Frequently Asked Questions

A Temporary Resident Visa (TRV) is a document issued by the Canadian government that allows someone who is not a Canadian citizen or permanent resident to enter Canada temporarily for the purpose of vacation, visiting family, or conducting business. To be eligible for a TRV, you must meet certain requirements set by the Immigration and Refugee Protection Act, including having enough financial resources to support yourself and your family in Canada and to return home, not having a criminal record or being a security risk, and being in good health. You may also need to provide biometric information, such as fingerprints and a photograph. Visitors are generally not allowed to work or study in Canada without proper authorization, but they may take a course of study lasting up to six months without a study permit. Family members must apply separately for TRVs, but they may submit their applications and pay the fees together.

As part of the Temporary Resident Visa (TRV) application process, you may be required to provide biometric information, such as fingerprints and a photograph. This can usually be done by appearing in person at a designated biometric collection service point. If you are applying for TRVs for your family members as well, they may also need to provide their biometric information in person.


You can apply for a post-graduation work permit (PGWP) after you have completed your studies in Canada and before your study permit expires. You can apply for a PGWP from inside Canada or from another country, as long as you are eligible. You have up to 180 days after you graduate to apply for a PGWP. When you apply, you must confirm that you attended and completed your program and provide the name and length of your program. You can do this by submitting your degree or diploma, transcript, or an official letter from your school.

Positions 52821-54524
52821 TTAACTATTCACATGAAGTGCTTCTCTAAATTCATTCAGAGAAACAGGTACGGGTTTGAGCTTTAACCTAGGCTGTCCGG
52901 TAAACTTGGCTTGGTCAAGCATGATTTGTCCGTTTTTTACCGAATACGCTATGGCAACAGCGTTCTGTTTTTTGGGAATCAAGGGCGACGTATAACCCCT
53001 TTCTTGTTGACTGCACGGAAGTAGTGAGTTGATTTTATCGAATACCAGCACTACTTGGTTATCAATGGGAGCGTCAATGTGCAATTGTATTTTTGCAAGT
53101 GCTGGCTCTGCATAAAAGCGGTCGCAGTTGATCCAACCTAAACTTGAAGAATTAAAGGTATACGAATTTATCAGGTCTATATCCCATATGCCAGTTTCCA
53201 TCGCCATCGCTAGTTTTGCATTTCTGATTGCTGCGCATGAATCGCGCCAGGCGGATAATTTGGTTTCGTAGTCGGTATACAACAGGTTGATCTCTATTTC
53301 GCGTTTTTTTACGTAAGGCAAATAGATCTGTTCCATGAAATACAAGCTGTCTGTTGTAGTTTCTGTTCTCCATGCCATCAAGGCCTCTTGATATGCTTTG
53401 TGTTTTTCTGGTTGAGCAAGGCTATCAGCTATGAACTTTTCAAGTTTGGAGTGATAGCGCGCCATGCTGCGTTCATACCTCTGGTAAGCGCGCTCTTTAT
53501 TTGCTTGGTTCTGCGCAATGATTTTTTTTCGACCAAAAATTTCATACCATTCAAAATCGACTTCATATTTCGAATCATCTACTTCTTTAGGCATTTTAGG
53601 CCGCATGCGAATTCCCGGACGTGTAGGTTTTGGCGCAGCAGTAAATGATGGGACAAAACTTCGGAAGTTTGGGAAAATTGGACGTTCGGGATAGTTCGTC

If you have completed your program and your Study Permit will expire before you receive your marks, you have two options:

You can apply for a visitor record to stay in Canada longer


Leave Canada and apply for your Post-Graduation Work Permit (PGWP).

If your study permit has expired and you want to apply for a post-graduation work permit (PGWP), you have up to 90 days after the expiration date to submit your application and restore your status. To do this, you will need to pay a fee to restore your status and include a copy of the receipt with your PGWP application.

You will not be able to work until your permit have been approved. If you do not apply within 90 days of the expiration of your permit or if the 90 days have already passed, you will be required to leave Canada.

To apply for a PGWP, you will need to provide proof of your completed studies, such as a degree or diploma, an official letter from your school, or an official transcript. Additional documents may be required once you submit your application. The process for applying for a PGWP depends on where you are applying from, and in most cases, you must apply online.

To study in Canada, you must typically obtain a study permit, which is a written authorization issued by an officer. There are certain exceptions to this requirement, such as if you are a family member or private staff accompanying a foreign representative accredited by Global Affairs Canada, or if you are a member of the armed forces of a designated country or territory. Some activities do not require a study permit, including attending preschool, completing a distance learning program, and taking courses included in tour packages as a secondary activity for tourists.

If your program of study is six months or less but you plan to continue your studies in another program, you should apply for a study permit before coming to Canada so you can apply to extend your stay as a student from within Canada. Otherwise, you will have to apply for a study permit from outside of Canada.